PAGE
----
The Motherfucker With the Hat,
Schoenfeld Theatre, opens April 11
Chris Rock makes his Broadway debut in this profanely titled opus about drug addiction–this is no comedy! Mr. Rock may be feeling the need to stretch rarely used dramatic muscles after years of onscreen diminishing returns. Working with Adam Sandler in Grown Ups is hardly comparable to being directed by Anna D. Shapiro (fresh off August: Osage County). As for that title–it may offend those with the funds to actually attend the theater frequently, but the giddy coverage since the production’s inception (“gloriously titled,” said New York) should continue to guarantee Cee-Lo-vian levels of buzz.
Booth Theatre, opens April 19
Many great movie actresses flee to television: Glenn Close, Holly Hunter and Sally Field among them. The cathode path is not for Kathleen Turner, who toured with the new play High in repertory companies across America before arriving on Broadway. Ms. Turner plays a nun seeking to aid a drug addict, finding her faith challenged. (Will she have such doubts?, The Observer wonders.) Ms. Turner’s become something of a familiar face–and voice!–onstage, having been Tony-nominated for 2005’s Who’s Afraid of Virginia Woolf? Matthew Lombardo, the play’s author, last wrote Looped with Valerie Harper as Tallulah Bankhead: surely he, like his audience, admires a strong leading lady.
Cort Theatre, opens April 24
There’s stunt-casting, and there’s Jim Belushi. The musical Born Yesterday, first performed in 1946 with Judy Holliday (who won an Oscar for the film adaptation), comes to 2011’s post-Chicago Broadway with as big a star as could get time off from a CBS crime procedural. Nina Arianda, recently profiled in The Times for her role in David Ives’ Venus in Fur, co-stars; as the paper wrote then, “If Ms. Arianda … seems like an overnight success, it doesn’t feel that way to her.” Ms. Arianda took the conventional route to Broadway–training, Tisch–while Mr. Belushi starred in an ABC sitcom from 2001 to 2009. The pair’s interplay promises to evoke the Black Swan-ian eternal debate between training and intuition, or at least provide some laughs.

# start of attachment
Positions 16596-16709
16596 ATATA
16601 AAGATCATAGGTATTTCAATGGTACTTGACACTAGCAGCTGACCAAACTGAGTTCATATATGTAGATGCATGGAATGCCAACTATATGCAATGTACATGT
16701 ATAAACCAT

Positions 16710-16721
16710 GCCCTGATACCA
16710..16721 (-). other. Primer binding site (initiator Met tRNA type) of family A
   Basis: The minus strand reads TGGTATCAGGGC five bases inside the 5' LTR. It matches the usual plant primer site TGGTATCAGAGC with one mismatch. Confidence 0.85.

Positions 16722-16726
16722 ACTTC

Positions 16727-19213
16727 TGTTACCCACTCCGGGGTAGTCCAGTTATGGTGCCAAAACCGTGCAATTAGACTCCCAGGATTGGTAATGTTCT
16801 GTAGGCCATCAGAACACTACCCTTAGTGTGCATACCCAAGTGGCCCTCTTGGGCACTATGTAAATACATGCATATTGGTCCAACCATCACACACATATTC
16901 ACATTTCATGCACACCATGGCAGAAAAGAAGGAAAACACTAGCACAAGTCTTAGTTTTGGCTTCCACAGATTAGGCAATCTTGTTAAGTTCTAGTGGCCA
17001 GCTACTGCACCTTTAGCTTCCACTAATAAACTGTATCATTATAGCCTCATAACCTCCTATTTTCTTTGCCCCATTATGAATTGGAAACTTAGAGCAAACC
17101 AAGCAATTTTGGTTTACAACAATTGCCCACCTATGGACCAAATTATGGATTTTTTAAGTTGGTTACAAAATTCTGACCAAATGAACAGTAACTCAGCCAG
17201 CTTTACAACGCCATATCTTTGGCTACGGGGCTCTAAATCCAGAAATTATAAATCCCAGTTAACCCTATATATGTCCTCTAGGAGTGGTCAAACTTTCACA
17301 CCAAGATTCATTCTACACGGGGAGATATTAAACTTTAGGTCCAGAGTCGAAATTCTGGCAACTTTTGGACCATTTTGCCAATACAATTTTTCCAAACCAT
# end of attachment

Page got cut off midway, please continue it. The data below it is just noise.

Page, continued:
The House of Blue Leaves,
Walter Kerr Theatre, opens April 25
Director David Cromer won the MacArthur “genius” grant in 2010, about a year after his star-free Brighton Beach Memoirs closed early. Unshaken by defeat or emboldened by acclaim, Mr. Cromer is mounting John Guare’s play with Ben Stiller and Edie Falco in leading roles. The production seems tailored for success: Mr. Guare was just produced on Broadway (last fall’s hotly debated A Free Man of Color).
The House of Blue Leaves, Mr. Guare’s first play, is by now a classic; Mr. Cromer is a still-rising star. So expect the same level of hype that met A Free Man of Color, but with far more raves and a box office akin to Mr. Stiller’s Little Fockers, if not Meet the Parents.
The Intelligent Homosexual’s Guide to Capitalism and Socialism With a Key to the Scriptures,
Public Theater, opens May
Tony Kushner is the self-renewing voice of a generation. Just as memories of his talent flag, a new and ever-more elaborately conceived production comes down the pike. This play has been the subject of particularly loud buzz since its debut in Minneapolis in 2009. Its erudition begins with the title, inspired by the work of both George Bernard Shaw and Mary Baker Eddy–stop, Tony, you’re killing us! Mr. Kushner’s work is most exciting not for its sweeping statements but for how those statements resurface in small intrapersonal moments, and the plot, about a Brooklyn longshoreman who hosts a family gathering at home, has plenty of promise.